Drug driving: A question of impairment

CANNABIS, alcohol, amphetamines, prescription medications:these can all impair your driving ability – so why are only two of them illegal to posses?

On January 12, police performeddrink/drug tests on 84 drivers in Bega. Fourteen gavepositive roadside oral fluid results for illicit drugs and weretaken for further oral teststo be analysed in a laboratory, looking forcannabis and amphetamines.

When this story was posted on the Bega District News’ Facebook page it generated adebateover how fair it was to chargedrivers caught with drugs in their system, particularly if the drugs were potentially takenseveral days prior.

The NSW government’s Centre for Road Safety (CRS) states cannabis can be detected in saliva for up to 12 hours after use whilestimulants such asspeed, ice and pillscan be detected for one to two days.

In fact, according to the National Cannabis Preventionand Information Centre,cannabis can stay in your system for up to five days if you are an occasional user or six weeks if you are a regular user –far longer than alcohol would remain in your system.

Also, documents obtained by the NSW Greens under freedom of information laws have shown there is no lower limit of drugs that are detectable in the saliva of people subjected to the roadside oral drug tests, and no proof the testsare effective in preventing crashes.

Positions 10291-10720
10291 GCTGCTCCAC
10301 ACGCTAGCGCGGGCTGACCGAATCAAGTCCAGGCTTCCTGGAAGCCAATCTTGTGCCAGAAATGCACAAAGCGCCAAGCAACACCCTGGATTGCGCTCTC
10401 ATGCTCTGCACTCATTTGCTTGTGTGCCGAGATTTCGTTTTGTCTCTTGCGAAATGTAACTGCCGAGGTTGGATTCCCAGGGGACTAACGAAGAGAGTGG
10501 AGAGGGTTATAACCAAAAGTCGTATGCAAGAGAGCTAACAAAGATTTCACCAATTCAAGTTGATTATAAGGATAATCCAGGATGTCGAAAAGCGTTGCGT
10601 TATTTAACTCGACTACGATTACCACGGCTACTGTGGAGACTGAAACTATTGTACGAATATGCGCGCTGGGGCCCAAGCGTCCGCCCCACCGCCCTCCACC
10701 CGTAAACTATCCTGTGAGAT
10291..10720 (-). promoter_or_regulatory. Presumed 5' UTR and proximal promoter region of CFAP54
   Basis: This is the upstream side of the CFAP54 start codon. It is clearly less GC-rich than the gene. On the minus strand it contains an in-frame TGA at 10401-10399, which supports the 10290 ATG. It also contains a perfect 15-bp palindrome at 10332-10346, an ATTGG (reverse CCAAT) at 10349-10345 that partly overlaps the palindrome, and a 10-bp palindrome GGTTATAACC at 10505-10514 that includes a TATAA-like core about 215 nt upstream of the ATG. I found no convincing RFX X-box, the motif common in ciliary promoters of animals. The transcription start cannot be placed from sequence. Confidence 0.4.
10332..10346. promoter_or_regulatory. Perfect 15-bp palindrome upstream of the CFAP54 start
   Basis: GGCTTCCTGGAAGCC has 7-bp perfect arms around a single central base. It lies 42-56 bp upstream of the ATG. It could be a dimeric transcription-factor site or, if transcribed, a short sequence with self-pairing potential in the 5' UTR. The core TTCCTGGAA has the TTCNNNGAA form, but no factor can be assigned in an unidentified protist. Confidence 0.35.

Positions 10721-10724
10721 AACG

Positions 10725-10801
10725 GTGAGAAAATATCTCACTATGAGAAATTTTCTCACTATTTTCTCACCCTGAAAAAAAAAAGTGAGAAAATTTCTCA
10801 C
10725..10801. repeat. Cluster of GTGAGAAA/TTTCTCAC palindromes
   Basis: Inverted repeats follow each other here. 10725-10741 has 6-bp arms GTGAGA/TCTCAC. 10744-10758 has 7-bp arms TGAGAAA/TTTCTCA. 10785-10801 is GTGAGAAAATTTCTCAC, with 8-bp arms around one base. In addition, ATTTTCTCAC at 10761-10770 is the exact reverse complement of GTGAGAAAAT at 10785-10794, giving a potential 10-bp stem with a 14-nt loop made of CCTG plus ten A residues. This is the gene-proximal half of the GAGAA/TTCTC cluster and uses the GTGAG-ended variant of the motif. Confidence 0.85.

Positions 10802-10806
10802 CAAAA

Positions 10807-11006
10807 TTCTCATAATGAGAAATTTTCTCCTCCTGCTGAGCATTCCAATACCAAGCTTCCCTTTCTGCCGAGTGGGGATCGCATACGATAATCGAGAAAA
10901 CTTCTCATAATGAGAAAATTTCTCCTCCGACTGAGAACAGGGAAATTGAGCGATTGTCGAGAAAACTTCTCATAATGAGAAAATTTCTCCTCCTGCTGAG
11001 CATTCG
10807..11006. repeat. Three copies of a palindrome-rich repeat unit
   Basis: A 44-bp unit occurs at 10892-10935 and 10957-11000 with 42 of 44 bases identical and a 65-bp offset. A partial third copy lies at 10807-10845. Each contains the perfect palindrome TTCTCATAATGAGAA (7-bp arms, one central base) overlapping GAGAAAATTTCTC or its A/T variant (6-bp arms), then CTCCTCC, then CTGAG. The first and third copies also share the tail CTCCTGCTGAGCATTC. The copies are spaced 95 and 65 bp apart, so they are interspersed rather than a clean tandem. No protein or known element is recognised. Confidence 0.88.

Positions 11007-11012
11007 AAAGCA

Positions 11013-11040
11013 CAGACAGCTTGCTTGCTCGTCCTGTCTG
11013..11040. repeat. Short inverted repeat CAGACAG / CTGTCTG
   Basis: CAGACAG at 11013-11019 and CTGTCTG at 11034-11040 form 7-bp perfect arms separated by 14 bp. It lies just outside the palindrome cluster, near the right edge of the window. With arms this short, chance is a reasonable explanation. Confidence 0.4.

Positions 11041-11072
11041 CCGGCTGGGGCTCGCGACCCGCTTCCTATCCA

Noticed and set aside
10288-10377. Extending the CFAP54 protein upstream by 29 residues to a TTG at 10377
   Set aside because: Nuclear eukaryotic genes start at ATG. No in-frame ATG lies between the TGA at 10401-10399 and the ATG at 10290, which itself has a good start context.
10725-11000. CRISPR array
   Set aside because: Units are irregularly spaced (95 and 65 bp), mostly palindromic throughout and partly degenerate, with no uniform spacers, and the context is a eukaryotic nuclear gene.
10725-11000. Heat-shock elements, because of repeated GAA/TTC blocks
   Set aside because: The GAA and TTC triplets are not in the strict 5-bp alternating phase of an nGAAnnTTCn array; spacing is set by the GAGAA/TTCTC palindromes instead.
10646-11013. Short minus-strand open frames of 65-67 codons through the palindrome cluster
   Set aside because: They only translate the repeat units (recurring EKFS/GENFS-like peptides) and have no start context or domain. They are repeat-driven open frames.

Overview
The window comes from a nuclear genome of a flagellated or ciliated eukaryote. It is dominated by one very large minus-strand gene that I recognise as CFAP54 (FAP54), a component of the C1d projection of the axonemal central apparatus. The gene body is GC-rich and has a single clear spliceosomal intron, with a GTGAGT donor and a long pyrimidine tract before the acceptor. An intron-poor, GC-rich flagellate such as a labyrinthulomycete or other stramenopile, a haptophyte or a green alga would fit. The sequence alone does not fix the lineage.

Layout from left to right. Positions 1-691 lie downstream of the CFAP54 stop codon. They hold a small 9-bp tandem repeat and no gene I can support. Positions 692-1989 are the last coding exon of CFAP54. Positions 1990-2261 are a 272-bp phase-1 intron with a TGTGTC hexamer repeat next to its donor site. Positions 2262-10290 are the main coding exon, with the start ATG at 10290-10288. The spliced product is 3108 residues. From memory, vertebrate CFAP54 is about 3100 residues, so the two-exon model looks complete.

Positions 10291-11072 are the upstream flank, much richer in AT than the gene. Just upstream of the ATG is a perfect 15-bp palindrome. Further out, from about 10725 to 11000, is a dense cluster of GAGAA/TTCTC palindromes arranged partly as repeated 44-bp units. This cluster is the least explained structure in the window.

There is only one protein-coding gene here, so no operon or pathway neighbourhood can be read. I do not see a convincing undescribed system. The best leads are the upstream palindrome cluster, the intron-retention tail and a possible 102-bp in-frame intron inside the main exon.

Despite this, nearly 100,000 NSW residents each year are subjected to roadside drug testing.

Illicit drugs should not be the only drugs thought of as impairing to drivers. In 2013a UK-basedstudy foundthatbenzodiazepines, such as Valium, werethe secondmostcommon drug foundin drivers killedonroads –the first was alcohol.

TheCRS states taking prescriptionmedications can affect your driving and peoplewho take medication should use alternative means of transport–sound similar to those What’s Your Plan Bads released by the state government?

However, this should not understate the impactillicitdrugs have on the road, as the CRS states about10 per cent of mobile drug testscome back positivecompared with less than oneper cent of RBTs for alcohol.

These facts highlight how being impaired by any drug can affect your driving ability, but there needs to be more specific testing to identify when there are high doses of drugs such as cannabis or Valium in your system.

This story Administrator ready to work first appeared on 老域名.

Comments are closed.